5

When writing music, does one:

  1. Let the musician interpret the music more (less dynamics, tempo markings, etc.), or
  2. Let all musicians follow the same general interpretation (more dynamics, tempo markings, etc.)?

That is:

When I write music, writing using music software tends to become tedious.

I don't want to have to put markings everywhere to tell the musician to play exactly my way. However, if I don't put that many markings, no player will know the "real" way of playing my song.

This is my question. How do I write my songs then? Do I want musicians to play "my way", or their own way more?

2

Your score should ideally contain all of the information necessary for a professional musician to sightread the piece properly on the first try. By "properly," we just mean that they understand the basic techniques they need to execute to convey the idea of what you want. If you don't care what they do, then don't include markings! And to the contrary, there is always room for more nuanced interpretation with further rehearsal time. A crescendo means get louder, but doesn't necessarily say how loud or at what rate. A conductor can help communicate this (even when sightreading), as can feedback from the composer.

So to expand on the first point, your score is communication with the musicians. It tells them what they need to know. If you're writing a jazz chart, the musicians will automatically interpret certain rhythmic gestures with certain articulations -- this is true for any idiomatic music that fits into a well-known style. When you're making use of an idiomatic musical gesture, you may not need to include all the markings for a literal interpretation, but you should include markings that the musicians would expect to see, based on the rest of the published repertoire in the idiom.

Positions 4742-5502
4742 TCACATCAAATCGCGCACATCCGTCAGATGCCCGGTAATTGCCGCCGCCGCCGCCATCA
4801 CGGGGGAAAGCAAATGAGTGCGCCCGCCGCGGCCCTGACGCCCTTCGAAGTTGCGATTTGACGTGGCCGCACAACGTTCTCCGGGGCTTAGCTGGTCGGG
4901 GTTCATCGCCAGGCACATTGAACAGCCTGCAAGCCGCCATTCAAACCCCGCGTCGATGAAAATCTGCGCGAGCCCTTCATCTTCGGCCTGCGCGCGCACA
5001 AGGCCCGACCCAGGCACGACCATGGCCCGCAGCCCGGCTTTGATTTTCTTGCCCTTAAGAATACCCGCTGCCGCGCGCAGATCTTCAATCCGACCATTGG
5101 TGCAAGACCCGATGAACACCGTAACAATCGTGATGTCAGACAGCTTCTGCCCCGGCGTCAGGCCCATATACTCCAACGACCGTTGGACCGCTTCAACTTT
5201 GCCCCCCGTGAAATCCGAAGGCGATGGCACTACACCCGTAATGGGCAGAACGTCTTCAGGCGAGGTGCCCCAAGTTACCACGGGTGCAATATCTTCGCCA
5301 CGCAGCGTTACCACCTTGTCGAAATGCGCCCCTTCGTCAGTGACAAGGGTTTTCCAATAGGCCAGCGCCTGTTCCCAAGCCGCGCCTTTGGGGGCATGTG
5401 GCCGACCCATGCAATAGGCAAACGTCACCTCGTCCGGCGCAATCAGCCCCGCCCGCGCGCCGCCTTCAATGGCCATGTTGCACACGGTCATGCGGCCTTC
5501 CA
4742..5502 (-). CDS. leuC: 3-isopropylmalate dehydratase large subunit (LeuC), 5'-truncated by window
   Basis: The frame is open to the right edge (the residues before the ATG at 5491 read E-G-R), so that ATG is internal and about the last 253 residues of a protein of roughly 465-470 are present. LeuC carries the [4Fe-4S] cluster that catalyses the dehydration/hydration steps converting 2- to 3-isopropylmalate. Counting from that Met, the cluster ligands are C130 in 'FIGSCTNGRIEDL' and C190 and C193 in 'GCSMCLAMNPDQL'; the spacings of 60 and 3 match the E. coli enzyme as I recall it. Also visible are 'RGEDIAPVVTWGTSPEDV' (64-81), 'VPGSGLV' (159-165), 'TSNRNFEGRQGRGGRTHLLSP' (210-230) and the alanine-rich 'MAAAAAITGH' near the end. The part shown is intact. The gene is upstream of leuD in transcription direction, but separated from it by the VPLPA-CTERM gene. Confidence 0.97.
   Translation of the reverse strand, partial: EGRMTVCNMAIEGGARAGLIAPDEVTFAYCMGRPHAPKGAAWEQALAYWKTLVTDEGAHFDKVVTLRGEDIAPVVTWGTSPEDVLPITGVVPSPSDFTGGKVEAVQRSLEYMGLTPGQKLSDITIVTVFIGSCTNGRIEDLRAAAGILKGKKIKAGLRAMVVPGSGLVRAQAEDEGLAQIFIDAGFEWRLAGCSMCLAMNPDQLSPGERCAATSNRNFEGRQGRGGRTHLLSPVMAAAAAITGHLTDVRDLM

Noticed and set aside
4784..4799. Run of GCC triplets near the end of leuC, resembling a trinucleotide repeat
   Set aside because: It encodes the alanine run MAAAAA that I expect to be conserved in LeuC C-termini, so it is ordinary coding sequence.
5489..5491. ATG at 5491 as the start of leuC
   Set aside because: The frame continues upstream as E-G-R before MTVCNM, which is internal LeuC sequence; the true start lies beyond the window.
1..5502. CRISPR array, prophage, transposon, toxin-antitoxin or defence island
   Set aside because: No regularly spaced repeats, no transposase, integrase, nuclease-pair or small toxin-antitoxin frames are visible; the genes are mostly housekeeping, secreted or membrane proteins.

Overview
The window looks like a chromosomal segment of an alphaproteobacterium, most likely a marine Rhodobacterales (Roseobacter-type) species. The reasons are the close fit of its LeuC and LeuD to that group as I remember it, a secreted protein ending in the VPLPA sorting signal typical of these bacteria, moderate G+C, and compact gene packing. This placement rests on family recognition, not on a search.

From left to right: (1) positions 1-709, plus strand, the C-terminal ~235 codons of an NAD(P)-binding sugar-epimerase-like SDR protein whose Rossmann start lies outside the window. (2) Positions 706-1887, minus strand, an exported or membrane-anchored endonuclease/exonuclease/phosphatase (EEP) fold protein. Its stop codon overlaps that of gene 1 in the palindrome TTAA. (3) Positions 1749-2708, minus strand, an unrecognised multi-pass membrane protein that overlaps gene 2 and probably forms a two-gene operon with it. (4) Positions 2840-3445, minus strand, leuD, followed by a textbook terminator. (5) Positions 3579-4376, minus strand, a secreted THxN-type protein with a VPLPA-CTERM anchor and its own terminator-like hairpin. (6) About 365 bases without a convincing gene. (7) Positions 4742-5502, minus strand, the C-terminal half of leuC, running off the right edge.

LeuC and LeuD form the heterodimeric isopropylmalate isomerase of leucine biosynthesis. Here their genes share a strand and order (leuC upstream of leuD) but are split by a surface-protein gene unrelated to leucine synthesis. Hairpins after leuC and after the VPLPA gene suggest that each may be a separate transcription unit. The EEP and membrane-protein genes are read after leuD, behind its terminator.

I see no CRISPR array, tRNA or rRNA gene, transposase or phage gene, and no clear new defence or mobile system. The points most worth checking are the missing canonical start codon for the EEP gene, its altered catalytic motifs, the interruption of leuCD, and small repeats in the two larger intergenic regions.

In contrast, many composers are expressly focused on crafting a new style that doesn't fit into any existing idioms. This often means more ink on the score is used for markings than it is for noteheads! But if you find your digital entry of interpretive marks to be tedious, I would suggest that you may be missing some software usage patterns that could make your job easier. You shouldn't need to duplicate your efforts for music that is marked the same way in multiple staffs or multiple places--whenever I find myself doing this in Sibelius, I go looking for a shortcut or plugin, since something usually exists that I've been missing. (And if it's still bugging you, once you get rich and famous you can hire someone to typeset your scores for you!)

  • Basically, you're saying that new styles need more markings than others? – user8886 Aug 11 '14 at 4:43
  • I'm saying that when you're doing something brand new, you need to effectively communicate that, so typically this will result in more markings. Unless, of course, the "new music" you produce is based on drones, or is chance music, or uses an alternate system of notation, or isn't notated at all! – NReilingh Aug 11 '14 at 4:45
  • This answer gives a more general answer than just a "do this" or "do that", which is the reason why I like it. However, when doing something brand-new, I'm assuming that one does not put too many markings to limit the musician's interpretation, but put enough so that it can be played correctly. Is that correct? – user8886 Aug 11 '14 at 4:49